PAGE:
10:14 AMSorry, judge. that's a wonderful suggestion, commissioner. and the house -- excuse me. The senate property tax committee is meeting tomorrow to take up senate bill 2, the senate version of this bill. So what we could do is I could provide to the members of the court information about who the members of the that committee are, how to get ahold of them. Maybe if I can even their social media accounts. And if the members of the court can distribute that through social media or their email blasts or whatever, that would be very helpful just in the very, very short term. Presumably after the bill is heard in committee it will be reported out at some point and then get to the floor of the senate. There of course we have four members of the senate who are members of the travis county delegation -- senator watson, campbell, buckingham, and zafreni. We can at the appropriate time send that information out so the members of the court can distribute that. Then the bill moves over to the house and there will be hearings in the house ways and means committee. So if it's okay with y'all i'd like to provide you that information kind of at a time when it's most appropriate for you to broadcast it to your constituents, to people, to your friends, to social media.
10:15 AMWorks for me.
That would be super helpful. thank you for the suggestion.
Judge.
Yes, ma'am.
I do think it's important to say this. And I know it's very political. But this is a political process. And I think the public needs to understand, many of the leaders who are advocating these -- I think, really extremist proposals with regard to choking out cities so they can't access the revenue necessary for basic services are followers of grover norquist. And people can look him up. He is an antitax, antigovernment advocate. And his stated goal is to shrink government so that it's small enough to drown in the bathtub. I just think people need to understand this is not just -- I mean, they're couching it at tax relief but they're not addressing the largest area of taxation that's crushing most people, which is the school tax, the portion of our property taxes that goes to finance the public schools. And the state isn't paying anything close to its constitutionally required share of school funding. They're forcing more and more money from local communities. And the fact that they're exempting smaller jurisdictions tells me that this is an attack on the cities. And dan patrick has said publicly he doesn't like what the democratic process has produced in terms of the election of local officials in large cities. So I think people need to understand this is being couched as tax relief, but it's something much, much more sinister, and I think antidemocratic.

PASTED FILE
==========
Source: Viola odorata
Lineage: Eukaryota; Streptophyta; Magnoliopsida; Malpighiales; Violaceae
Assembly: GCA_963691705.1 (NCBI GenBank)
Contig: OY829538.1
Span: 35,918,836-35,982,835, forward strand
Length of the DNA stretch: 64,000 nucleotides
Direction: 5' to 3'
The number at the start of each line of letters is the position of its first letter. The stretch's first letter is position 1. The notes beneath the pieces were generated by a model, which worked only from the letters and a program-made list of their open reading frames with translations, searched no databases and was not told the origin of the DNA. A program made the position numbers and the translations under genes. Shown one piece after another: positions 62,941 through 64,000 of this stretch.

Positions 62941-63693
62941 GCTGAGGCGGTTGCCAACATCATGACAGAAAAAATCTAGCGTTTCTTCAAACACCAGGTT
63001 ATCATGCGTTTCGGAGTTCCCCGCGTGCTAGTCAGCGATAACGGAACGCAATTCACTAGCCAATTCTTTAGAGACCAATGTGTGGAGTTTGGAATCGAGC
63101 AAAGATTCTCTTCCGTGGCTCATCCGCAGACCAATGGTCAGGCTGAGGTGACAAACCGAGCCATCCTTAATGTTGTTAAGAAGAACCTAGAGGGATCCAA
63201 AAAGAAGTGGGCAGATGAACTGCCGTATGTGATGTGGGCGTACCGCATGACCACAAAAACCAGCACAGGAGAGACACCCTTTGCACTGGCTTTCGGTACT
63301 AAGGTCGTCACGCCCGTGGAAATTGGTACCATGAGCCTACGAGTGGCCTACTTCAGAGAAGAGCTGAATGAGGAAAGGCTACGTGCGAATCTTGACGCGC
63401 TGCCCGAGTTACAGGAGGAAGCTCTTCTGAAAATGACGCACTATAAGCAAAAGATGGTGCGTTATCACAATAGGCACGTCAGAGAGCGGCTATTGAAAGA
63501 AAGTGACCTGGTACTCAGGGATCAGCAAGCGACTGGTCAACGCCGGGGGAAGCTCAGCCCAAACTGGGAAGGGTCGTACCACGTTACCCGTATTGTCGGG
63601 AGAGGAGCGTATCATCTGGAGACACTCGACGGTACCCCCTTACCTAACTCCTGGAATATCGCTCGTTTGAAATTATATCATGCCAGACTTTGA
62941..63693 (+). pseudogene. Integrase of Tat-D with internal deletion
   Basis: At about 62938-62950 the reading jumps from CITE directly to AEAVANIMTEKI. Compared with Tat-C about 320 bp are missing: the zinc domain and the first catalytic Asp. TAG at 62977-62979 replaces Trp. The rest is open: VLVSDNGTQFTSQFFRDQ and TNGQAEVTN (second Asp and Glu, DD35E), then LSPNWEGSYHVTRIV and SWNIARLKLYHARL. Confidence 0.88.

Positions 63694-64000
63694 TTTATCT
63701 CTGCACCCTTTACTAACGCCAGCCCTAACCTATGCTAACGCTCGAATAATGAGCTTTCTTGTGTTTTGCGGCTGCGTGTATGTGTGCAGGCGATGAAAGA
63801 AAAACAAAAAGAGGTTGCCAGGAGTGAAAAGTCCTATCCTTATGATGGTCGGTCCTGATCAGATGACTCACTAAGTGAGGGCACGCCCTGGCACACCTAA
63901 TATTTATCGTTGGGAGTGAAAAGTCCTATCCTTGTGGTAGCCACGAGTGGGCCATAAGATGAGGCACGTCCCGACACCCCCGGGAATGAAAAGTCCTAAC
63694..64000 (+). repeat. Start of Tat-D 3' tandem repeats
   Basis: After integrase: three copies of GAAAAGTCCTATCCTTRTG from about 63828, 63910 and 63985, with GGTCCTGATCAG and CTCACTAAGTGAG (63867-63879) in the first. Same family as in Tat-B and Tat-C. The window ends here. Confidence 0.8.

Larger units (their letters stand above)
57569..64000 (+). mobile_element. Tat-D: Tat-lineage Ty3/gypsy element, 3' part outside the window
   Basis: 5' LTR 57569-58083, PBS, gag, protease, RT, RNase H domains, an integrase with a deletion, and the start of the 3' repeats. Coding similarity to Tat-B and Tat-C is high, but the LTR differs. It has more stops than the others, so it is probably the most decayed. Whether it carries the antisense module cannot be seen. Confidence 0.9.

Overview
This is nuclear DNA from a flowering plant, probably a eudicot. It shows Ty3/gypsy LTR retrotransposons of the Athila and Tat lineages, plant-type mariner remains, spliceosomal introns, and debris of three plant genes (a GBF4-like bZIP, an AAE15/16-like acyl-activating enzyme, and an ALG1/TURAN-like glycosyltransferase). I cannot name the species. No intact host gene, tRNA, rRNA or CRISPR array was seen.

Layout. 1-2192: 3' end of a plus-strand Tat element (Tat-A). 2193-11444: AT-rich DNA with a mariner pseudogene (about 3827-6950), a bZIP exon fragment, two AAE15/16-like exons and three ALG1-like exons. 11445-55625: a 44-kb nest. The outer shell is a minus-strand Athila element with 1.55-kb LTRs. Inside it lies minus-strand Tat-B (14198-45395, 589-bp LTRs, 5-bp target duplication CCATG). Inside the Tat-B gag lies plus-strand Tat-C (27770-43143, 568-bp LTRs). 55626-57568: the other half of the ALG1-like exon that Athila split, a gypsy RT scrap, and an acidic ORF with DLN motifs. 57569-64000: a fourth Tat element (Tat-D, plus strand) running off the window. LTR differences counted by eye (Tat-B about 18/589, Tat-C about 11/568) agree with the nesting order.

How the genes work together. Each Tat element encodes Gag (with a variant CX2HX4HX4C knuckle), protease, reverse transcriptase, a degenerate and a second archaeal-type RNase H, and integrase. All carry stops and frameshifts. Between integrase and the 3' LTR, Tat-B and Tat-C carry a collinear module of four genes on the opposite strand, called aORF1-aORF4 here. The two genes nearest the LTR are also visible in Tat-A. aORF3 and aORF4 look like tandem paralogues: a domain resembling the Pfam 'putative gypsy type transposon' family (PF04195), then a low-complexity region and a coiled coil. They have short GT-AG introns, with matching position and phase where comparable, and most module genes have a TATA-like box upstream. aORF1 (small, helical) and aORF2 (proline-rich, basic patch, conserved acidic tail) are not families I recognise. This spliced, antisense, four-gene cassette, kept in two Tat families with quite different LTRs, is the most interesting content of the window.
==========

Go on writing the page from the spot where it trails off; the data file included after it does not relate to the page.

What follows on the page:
10:17 AMThank you so much for those comments, Commissioner Shea. Very well-taken. We'll keep working on this.

10:17 AMBox. It's not called revenue caps. So vote, vote, vote. Thank you.
Thank you.
10:18 AMNext agenda item is agenda item number 23. 23 is to consider and take appropriate action related to a community survey regarding support for the great divide little barton creek bridge project from 2017 to 2022 bond program in travis county. Let me do a little stage management here. This is in precinct three. Commissioner Daugherty has been working on this issue for some time, as well as staff in the transportation and natural resources department. So what I would like to do is get a briefing from staff with regard to how we are, where we are today with regard to the bond project. Then I would like a briefing from Commissioner Daugherty with regard to his outreach to his constituents and the result of that outreach.